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Protecting Visibility in National Parks and Wilderness Areas Protecting Visibility in National Parks and Wilderness Areas Committee on Haze in National Parks and Wilderness Areas Board on Environmental Studies and Toxicology Commission on Geosciences, Environment, and Resources National Research Council NATIONAL ACADEMY PRESS Washington, D.C. 1993
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Protecting Visibility in National Parks and Wilderness Areas NATIONAL ACADEMY PRESS 2101 Constitution Ave., NW Washington, DC 20418 NOTICE: The project that is the subject of this report was approved by the Governing Board of the National Research Council, whose members are drawn from the councils of the National Academy of Sciences, the National Academy of Engineering, and the Institute of Medicine. The members of the committee responsible for the report were chosen for their special competencies and with regard for appropriate balance. This report has been reviewed by a group other than the authors according to procedures approved by a Report Review Committee consisting of members of the National Academy of Sciences, the National Academy of Engineering, and the Institute of Medicine. The project was supported by the Department of Energy under grant number DE-FG01-90FE62072, the Department of the Interior under contract number 14-01-0001-89-C-39, the State of Arizona Salt River Project Agricultural Improvement and Power District under grant number VN08016CAS, the Environmental Protection Agency, Chevron, and the United States Department of Agriculture under grant number 91-G-018. Library of Congress Catalog No. 93-83079 International Standard Book No. 0-309-0-4844-3 Copyright 1993 by the National Academy of Sciences. All rights reserved. B-065 Front cover: Computer-simulated picture of natural and current average conditions for Shenandoah National Park, Virginia. Relative humidity is the same for the simulations (Trijonis, J., W. Malm, M. Pitchford, and W.H. White, 1990). Printed in the United States of America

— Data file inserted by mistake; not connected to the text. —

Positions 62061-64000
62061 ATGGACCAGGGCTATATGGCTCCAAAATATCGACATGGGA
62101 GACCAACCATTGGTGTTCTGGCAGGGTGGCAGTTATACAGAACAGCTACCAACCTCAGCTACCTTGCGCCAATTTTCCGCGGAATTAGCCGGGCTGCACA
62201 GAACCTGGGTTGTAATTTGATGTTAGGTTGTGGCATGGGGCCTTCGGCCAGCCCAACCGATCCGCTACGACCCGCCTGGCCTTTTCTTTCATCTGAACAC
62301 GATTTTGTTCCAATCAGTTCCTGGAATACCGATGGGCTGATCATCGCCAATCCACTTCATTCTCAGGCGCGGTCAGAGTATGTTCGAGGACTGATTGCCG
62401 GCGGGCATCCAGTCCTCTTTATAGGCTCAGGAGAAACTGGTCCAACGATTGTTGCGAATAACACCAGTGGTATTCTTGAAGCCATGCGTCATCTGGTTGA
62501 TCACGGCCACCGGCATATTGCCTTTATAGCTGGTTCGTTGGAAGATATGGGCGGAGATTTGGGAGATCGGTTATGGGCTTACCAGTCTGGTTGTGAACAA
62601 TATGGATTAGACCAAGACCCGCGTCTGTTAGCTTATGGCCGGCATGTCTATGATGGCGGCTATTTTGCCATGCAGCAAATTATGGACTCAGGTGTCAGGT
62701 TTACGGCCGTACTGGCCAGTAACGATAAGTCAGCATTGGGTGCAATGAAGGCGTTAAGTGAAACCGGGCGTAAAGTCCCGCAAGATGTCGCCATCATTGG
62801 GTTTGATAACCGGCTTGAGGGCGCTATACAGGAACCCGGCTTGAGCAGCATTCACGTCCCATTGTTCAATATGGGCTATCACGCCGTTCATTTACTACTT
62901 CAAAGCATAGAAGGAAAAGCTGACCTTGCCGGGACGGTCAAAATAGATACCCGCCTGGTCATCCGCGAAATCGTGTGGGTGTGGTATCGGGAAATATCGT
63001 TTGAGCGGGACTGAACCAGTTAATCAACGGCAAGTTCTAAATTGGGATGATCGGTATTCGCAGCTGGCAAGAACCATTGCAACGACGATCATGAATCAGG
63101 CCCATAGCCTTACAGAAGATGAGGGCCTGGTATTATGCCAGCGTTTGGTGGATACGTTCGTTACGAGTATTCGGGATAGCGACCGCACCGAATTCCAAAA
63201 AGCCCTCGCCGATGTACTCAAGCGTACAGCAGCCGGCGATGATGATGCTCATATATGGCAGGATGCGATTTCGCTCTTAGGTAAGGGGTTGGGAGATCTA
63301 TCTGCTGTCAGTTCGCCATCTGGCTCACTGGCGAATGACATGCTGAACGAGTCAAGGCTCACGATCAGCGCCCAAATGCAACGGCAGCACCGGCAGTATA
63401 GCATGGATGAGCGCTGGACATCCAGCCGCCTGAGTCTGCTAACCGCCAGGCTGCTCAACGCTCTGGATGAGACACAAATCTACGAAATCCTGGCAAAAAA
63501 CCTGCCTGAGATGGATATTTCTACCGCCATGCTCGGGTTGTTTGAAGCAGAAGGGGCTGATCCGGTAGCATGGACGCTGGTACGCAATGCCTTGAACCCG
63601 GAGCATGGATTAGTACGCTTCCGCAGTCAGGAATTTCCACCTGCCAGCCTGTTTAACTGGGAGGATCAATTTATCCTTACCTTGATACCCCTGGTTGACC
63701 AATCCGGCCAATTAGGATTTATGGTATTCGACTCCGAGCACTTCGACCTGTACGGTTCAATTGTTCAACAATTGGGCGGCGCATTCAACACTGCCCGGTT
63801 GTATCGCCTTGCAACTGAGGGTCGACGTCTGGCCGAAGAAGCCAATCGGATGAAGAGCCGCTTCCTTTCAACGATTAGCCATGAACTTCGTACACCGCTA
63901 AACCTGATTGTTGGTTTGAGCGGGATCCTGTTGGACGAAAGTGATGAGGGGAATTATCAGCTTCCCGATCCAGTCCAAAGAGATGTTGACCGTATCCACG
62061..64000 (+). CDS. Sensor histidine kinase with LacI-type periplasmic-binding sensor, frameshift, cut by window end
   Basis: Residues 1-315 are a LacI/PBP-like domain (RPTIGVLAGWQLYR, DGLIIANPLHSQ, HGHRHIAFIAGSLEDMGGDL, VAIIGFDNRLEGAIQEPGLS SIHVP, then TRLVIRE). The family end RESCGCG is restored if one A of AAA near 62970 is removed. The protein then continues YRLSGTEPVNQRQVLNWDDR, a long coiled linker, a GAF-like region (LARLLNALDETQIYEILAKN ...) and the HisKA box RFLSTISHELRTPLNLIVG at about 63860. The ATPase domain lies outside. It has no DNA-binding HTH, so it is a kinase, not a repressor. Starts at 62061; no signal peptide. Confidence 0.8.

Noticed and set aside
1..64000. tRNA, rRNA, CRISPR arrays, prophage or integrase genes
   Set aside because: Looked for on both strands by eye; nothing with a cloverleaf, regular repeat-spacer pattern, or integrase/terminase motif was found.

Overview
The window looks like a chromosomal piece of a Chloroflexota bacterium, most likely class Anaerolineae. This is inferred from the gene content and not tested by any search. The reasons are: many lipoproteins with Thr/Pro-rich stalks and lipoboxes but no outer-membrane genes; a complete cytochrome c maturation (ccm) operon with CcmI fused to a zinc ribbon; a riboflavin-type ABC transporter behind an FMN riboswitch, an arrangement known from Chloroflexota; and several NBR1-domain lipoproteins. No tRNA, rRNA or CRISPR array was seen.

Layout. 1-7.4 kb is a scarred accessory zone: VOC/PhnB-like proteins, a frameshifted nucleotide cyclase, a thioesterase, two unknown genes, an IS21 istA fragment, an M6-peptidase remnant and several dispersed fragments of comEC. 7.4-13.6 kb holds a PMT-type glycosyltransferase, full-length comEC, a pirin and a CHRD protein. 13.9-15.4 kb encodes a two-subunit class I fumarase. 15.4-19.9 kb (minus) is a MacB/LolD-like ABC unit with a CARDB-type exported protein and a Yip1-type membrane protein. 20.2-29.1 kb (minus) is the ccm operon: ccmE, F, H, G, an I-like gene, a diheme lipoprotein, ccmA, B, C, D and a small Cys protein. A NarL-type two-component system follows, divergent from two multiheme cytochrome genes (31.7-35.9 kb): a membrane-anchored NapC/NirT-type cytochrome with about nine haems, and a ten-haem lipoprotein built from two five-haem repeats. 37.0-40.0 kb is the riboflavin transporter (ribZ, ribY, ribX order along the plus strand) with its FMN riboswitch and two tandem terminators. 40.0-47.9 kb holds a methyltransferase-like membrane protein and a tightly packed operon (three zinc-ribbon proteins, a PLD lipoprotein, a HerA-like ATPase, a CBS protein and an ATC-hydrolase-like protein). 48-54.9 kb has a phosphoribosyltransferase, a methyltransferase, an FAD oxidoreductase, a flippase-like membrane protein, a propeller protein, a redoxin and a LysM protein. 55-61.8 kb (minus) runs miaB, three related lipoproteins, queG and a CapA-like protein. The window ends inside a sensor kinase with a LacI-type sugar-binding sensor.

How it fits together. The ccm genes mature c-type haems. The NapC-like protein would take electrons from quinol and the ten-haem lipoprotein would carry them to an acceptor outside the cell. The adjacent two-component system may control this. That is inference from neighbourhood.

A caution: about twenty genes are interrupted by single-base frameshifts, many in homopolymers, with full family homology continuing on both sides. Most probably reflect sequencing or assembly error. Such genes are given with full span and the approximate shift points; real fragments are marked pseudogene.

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Protecting Visibility in National Parks and Wilderness Areas Committee on Haze in National Parks and Wilderness Areas ROBERT A. DUCE (Chair), Texas A & M University, College Station, TX JACK CALVERT (Vice Chair), National Center for Atmospheric Research, Boulder, CO GLEN R. CASS, California Institute of Technology, Pasadena, CA JOHN E. CORE, WESTAR Council, Portland, OR H. WILLIAM ELDER, Retired, Florence, AL PETER H. MCMURRY, University of Minnesota, Minneapolis, MN PAULETTE B. MIDDLETON, State University of New York at Albany (University Cooperation for Atmospheric Research, Boulder), Albany, NY CRAIG N. OREN, Rutgers University School of Law, Camden, NJ JOSEPH M. PROSPERO, University of Miami, Miami, FL PERRY J. SAMSON, University of Michigan, Ann Arbor, MI IAN M. TORRENS, Electric Power Research Institute, Palo Alto, CA JOHN TRIJONIS, Santa Fe Research Corporation, Bloomington, MN WARREN H. WHITE, Washington University, St. Louis, MO Project Staff RAYMOND A. WASSEL, Program Director KATHLEEN J. DANIEL, Project Director (until February 1991) ROBERT B. SMYTHE, Program Director (until August 1991) LEE R. PAULSON, Editor RUTH R. CROSSGROVE, Staff Editor ANNE M. SPRAGUE, Information Specialist WILLIAM H. LIPSCOMB, Research Assistant (until June 1992) FELITA S. BUCKNER, Senior Program Assistant BOYCE AGNEW, Project Assistant (until July 1991)